People who visit newspaper Web sites on an average day are more likely to make online purchases, and make greater use of the Internet for advertising, shopping information and various types of news and information, according to a new study conducted for the Newspaper Association of America. The study, conducted by MORI Research, found that 82 percent of newspaper “Power Users” — readers who use newspaper Web sites on an average day — purchase products online, compared with only 55 percent of individuals who do not frequently use newspaper Web sites.

The consumer study, conducted by Minneapolis-based MORI Research, surveyed 1,501 Internet users by phone, as well as 9,576 online newspaper users via an online survey on 10 newspaper sites.

“These compelling results show that newspaper Web site ‘Power Users’ are a valuable audience for advertisers seeking to reach purchase-minded consumers,” said NAA President and CEO John F. Sturm. “Online newspaper readers are a unique class of highly engaged consumers who have made newspaper Web sites an integral part of their daily lives as they seek information, conduct research on products, and execute transactions.”

The study, “Power Users 2006: An Engaged Audience for Advertising and News,” builds upon previous studies conducted in 2002 and 2004. Key findings:

* Nearly all Power Users research, browse and make purchases online,
strongly leading non-users of newspaper Web sites in these behaviors:

— 82 percent of Power Users purchased products online v. 55 percent
— 76 percent browse products for sale v. 48 percent non-users.
— 43 percent download coupons v. just 14 percent non-users.
— 78 percent check store hours and location v. 36 percent non-

* Power Users spend twice as much time online than non-users (19 hours a
week v. 9 hours).

* Checking local news on newspaper Web sites is a daily habit for Power
Users (54 percent v. 7 percent non-users).

* Power Users are more likely to use various online services than non-
users of newspaper sites (70 percent pay bills online v. 28 percent for
non-users; 66 percent get maps and directions online v. 32 percent).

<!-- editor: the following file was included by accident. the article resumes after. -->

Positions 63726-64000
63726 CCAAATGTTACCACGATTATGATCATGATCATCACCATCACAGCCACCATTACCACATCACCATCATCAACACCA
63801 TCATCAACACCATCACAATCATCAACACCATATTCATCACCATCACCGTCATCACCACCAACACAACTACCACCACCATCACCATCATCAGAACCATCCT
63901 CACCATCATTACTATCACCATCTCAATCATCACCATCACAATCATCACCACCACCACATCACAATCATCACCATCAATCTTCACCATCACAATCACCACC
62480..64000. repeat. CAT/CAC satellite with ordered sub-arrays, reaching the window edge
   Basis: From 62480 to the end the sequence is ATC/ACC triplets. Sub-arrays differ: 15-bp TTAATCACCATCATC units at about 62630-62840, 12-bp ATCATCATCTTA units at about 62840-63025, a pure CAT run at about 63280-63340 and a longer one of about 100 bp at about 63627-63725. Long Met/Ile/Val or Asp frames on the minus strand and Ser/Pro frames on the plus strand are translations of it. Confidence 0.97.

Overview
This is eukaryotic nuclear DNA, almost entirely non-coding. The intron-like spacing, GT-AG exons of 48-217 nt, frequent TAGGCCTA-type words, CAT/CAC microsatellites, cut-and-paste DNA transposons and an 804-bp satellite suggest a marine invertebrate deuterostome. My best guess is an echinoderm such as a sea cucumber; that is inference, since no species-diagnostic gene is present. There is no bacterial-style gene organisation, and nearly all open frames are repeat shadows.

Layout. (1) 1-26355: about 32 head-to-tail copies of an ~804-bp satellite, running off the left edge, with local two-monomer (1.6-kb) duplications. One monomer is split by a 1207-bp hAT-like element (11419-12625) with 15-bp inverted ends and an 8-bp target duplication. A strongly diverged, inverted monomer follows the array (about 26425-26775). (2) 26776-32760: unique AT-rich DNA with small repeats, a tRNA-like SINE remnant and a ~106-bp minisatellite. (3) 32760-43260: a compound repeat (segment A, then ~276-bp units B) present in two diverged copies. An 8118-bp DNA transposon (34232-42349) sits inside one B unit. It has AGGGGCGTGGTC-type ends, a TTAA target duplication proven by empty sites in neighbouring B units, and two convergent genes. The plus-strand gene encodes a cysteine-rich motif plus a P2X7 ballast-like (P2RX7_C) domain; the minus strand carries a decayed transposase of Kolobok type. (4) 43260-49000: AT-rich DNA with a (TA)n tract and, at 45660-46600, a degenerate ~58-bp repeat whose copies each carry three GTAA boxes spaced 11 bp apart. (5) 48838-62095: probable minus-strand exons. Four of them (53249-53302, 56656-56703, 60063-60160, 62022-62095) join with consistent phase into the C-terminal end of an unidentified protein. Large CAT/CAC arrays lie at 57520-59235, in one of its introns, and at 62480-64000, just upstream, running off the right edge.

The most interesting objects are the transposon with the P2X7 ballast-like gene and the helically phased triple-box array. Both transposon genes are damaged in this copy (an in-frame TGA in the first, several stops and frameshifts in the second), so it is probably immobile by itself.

* At least 65 percent of Power Users have high speed Internet access at
home and at work, v. 50 percent of non users (who have high speed at
home). Only 29 percent of non-users have high speed Internet access at

* Demographically, Power Users are younger, better-educated and more
affluent than non-users of newspaper sites.

— The mean age of Power Users is 39, compared with 42 for non-users
(40 percent are between the ages of 18 and 34 compared with 36
percent non-users in that age group).
— The mean income of Power Users is $73,200 v. $65,900 for non-
— 52 percent of Power Users have college degrees v. 35 percent of

Usage by Power Users is rising as well since 2004. Those who “visited yesterday” rose from 12 percent to 16 percent in 2004. In addition, 29 percent of Power Users visited in the past seven days, a four percent increase from two years ago.

The data for this study were collected with telephone and online surveys of more than 10,000 online consumers in the U.S. conducted in December 2005 and January 2006. For the 2006 report, a different analytical approach was taken to compare “Power Users” (defined as those who use the newspaper Web site on an “average day”) with “non-users” (defined as those Internet users who have not used a newspaper Web site in the last six months). The findings reflect the characteristics and habits of the two groups surveyed by phone and pop-up surveys, and showcase the desirability of the newspaper Web site audience. The full report is published by NAA’s digital-media analysis site The Digital Edge (

The pop-up surveys were placed on 10 newspaper sites:,,,,,,,,, The full report, published by NAA’s digital-media analysis site The Digital Edge (